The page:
FAQs about hosting a member of the Speakers Bureau
Who are the speakers?
Our Speakers Bureau includes Holocaust survivors, survivors of other genocides, and Legacy Speakers. Legacy Speakers are children and grandchildren of survivors, liberators, and rescuers (Righteous Among the Nations). Learn more about our speakers at the “Meet the Speakers” web page. Please note that we cannot guarantee specific speakers, but if you believe any individual(s) will fit with your group's studies or background, please list their names in the respective field in our request form.
What does a Speakers Bureau presentation consist of?
Speakers share their memories, or those of their family members, of the Holocaust (or for several speakers, the Rwandan genocide) with students. These stories may include experiences of discrimination, segregation, separation from and loss of family, life in hiding, ghettos, concentration camps, liberation, and immigration. Although many speakers are well informed about some aspects of the Holocaust outside of their own experiences or those of their family, speakers are not necessarily historians. Their presentations are offered as personalaccounts and are accompanied by PowerPoints with primary sources, photos, maps, and video clips.
Why should I book a speaker?
Outcomes for learners are overwhelmingly positive and meaningful. Thanks to surveys from the 2021-2022 school year, we know that 84% of student respondents agreed that hearing a speaker helped them understand the history of the Holocaust. 89% of students agreed that the presentation made them think antisemitism, racism, and other hate is unacceptable.
Meanwhile, 100% of teacher respondents said the presentation met their expectations, and 100% also said the speaker was effective in presenting their story in a clear and informative way.
How long is a presentation?
Speaker presentations in-person and on Zoom are between 40 and 60 minutes. We recommend at least 10-15 additional minutes for Q&A with the speaker, which is facilitated by a Holocaust Center volunteer or staff member.
When can a speaker be booked?
Speakers can usually be booked to start their presentation anytime from 9 AM to 3 PM on weekdays, except major federal and major Jewish holidays. Weekdays and evenings may be possible, speaker and staff schedules depending. Contact the Holocaust Center if you have specific questions.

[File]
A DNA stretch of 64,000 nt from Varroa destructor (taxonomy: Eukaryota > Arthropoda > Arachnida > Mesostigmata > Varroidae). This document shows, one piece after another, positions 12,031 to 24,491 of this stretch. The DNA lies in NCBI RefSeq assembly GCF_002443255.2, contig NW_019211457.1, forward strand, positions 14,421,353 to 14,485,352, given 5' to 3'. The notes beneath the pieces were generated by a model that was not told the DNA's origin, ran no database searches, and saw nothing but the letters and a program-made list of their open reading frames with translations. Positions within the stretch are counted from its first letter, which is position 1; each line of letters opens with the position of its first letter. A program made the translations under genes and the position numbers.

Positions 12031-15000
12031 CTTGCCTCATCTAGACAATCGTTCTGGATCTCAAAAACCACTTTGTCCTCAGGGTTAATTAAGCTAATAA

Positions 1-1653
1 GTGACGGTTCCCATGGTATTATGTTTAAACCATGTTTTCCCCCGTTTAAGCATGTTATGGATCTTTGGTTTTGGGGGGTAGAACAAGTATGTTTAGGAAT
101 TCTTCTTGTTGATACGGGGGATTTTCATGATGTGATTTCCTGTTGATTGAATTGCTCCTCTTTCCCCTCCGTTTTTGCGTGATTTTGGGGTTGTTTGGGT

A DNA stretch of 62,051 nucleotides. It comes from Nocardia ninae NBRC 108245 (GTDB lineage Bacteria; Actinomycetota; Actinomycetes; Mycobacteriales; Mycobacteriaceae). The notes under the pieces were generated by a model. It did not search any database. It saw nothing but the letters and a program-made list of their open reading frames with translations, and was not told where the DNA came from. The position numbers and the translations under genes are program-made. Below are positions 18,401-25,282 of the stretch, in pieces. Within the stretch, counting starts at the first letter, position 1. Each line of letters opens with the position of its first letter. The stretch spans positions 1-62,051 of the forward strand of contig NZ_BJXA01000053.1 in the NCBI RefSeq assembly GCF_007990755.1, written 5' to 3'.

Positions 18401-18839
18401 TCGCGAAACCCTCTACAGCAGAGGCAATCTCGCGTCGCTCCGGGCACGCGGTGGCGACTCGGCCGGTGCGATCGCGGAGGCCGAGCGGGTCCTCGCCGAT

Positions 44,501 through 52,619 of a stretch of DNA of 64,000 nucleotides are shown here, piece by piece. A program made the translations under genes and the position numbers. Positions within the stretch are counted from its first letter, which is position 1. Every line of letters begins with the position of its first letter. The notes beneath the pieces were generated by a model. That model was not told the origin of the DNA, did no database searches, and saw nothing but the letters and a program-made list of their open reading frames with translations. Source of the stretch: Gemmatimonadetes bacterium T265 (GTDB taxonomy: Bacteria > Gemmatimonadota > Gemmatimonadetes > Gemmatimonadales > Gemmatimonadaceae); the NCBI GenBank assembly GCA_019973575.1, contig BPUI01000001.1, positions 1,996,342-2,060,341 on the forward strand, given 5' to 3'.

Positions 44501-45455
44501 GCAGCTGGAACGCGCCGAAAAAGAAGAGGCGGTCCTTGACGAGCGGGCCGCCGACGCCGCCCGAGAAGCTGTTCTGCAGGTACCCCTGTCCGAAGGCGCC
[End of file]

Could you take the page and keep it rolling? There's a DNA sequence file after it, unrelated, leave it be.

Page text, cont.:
Who are the presentations suitable for?
Groups of 20 or more and students in Grade 5 and above, as well as adult groups. The Holocaust Center for Humanity is located in Seattle, WA and priority is given to schools and groups in Washington State and the greater Pacific Northwest. If you are outside this area, we encourage you to check with your local Holocaust museum.
What is the fee?
Virtual speaker presentations: free for schools. $100 fee for businesses, and adult or community groups.
In-person presentations: free for schools, except reimbursement of any travel expenses for the speaker (usually small, for gas mileage). $100 fee for businesses, and adult or community groups.
For virtual and in-person engagements, an honorarium from any group or school is always welcome; typical honoraria for speakers are anywhere between $25 and $200.
How do I book a speaker?
How do I best prepare students?
The Holocaust Center has many resources for this! Browse our Best Practices, schedule a virtual field trip, attend weekly public Lunch-and-Learns, and so much more. You will also receive a document on preparing and debriefing students once a speaking engagement is on the calendar for your group.
Can speakers do interviews with students, or one-on-one projects?
On a case-by-case basis, the Center can help arrange for a speaker to meet with one student or a small group, or exchange information via email or phone. Please contact us for more information.
How can students, teachers, or others get more involved with the Holocaust Center?
There are many ways to get involved. Use our other resources, consider joining the Student Leadership Board, Educators for Change, or Board of Directors. Train to become a docent with the Center, or volunteer at events. Spread the word and encourage your peers and colleagues to host a speaker!
Can I become a member of your Speakers Bureau?
The development of Legacy Speakers is made possible with the generous support of Debbie Killinger; the Max and Victoria Dreyfus Foundation, Inc; and the Norcliffe Foundation. Funding for Women's Voices in History was made possible, in part, by a grant from the Jewish Federation of Greater Seattle.